Caleb and the Steers  

Taller than his 14 years, and with long, loping steps Caleb enters the steers pen. Fire and Cracker, now large Holstein steers not yet 2-years-old, greet him as always—with their long tongues searching out the texture and weave of his jacket, their deep dewy eyes following his every move. One can see a sudden transformation take place—the gesture and body language of young man and beasts changes. Caleb suddenly reaches to his full height, shoulders no longer drooped nor eyes downcast; the steers slowly and almost imperceptibly lower their heads, just a hint, to show obedience and waiting for the command. A sort of dance will now unfold as both young man and animals begin their work of the day.

It has been more than a year since Caleb began working and training Fire and Cracker to the yoke. Barely up to his waist when they first arrived, they now stand taller than their driver who has to jump every now and again to deliver a goading tap to the off-steer. He has taught them the basic commands of “Gee” and “Haw,” “Walk On” and “Whoaa!” “Back Up” and “Easy.” With loud verbal commands, he drives them with gentleness and ferocity, tenderness and impatience; he is proud of what they have learned and easily frustrated by their stubbornness.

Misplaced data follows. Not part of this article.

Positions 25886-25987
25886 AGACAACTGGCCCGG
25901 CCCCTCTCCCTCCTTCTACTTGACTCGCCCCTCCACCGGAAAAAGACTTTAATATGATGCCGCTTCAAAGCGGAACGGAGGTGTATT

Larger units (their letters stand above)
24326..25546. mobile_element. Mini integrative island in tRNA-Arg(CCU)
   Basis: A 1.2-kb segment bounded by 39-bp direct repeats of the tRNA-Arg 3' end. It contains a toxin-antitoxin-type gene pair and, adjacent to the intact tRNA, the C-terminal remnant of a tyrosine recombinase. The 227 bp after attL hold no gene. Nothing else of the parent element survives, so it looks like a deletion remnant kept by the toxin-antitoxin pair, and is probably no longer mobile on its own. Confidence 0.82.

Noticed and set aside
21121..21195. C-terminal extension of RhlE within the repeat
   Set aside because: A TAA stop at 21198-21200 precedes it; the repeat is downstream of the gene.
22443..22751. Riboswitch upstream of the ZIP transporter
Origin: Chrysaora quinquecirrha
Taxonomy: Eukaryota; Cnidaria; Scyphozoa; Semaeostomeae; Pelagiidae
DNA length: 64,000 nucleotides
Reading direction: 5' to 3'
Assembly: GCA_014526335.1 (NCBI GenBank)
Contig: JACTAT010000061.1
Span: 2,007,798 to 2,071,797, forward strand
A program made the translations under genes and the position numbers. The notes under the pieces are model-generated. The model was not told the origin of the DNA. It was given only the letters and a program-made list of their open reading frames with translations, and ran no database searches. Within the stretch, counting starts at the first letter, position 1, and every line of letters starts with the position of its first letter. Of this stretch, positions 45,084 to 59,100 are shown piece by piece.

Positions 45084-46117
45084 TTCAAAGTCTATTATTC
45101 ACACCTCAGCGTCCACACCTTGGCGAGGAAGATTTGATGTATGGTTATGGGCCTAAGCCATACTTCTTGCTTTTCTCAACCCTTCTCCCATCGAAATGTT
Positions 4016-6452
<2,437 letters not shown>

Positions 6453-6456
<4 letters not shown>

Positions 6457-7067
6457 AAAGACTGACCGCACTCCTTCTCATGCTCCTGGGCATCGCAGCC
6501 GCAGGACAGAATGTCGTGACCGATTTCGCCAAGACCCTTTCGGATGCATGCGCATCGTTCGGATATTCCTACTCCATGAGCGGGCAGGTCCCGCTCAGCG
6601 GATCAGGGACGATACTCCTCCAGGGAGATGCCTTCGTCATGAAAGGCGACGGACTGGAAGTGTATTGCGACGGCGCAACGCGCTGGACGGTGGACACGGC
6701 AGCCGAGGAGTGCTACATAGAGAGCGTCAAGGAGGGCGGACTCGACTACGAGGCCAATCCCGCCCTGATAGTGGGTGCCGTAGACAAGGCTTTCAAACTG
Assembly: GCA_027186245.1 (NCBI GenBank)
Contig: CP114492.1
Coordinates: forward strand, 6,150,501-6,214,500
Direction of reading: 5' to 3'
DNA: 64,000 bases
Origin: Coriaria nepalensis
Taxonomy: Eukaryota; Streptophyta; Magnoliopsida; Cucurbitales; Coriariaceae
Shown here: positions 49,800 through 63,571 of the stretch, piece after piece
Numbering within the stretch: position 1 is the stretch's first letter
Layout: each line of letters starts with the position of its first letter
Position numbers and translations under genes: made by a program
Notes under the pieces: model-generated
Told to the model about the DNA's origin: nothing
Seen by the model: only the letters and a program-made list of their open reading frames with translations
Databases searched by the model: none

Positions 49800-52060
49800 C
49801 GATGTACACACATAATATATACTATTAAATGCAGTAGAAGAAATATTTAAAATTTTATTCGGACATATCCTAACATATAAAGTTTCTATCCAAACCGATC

This dance between man and beast has existed for millennia; we have invited the ox into our midst, taken him out of the wild to serve and to work for us. He has pulled and driven; cut furrows in the deep dark earth for us to plant and cultivate; hauled water and people; and in return for food and shelter, offered us his faithfulness and obedience. But what of today? No longer needed for draft power, easily replaced by a tractor, is the ox to be relegated to the past, an ancient icon with no further purpose or is there more to unfold in our relationship with these gentle giants? As we find ourselves moving ever further away from a true relationship with Nature, is there a new meaning and urgency in creating other ways of being in relation to these animals?

Excerpt from Caleb and the Steers, by Nicki Robb, Director of Land Stewardship at Hartsbrook School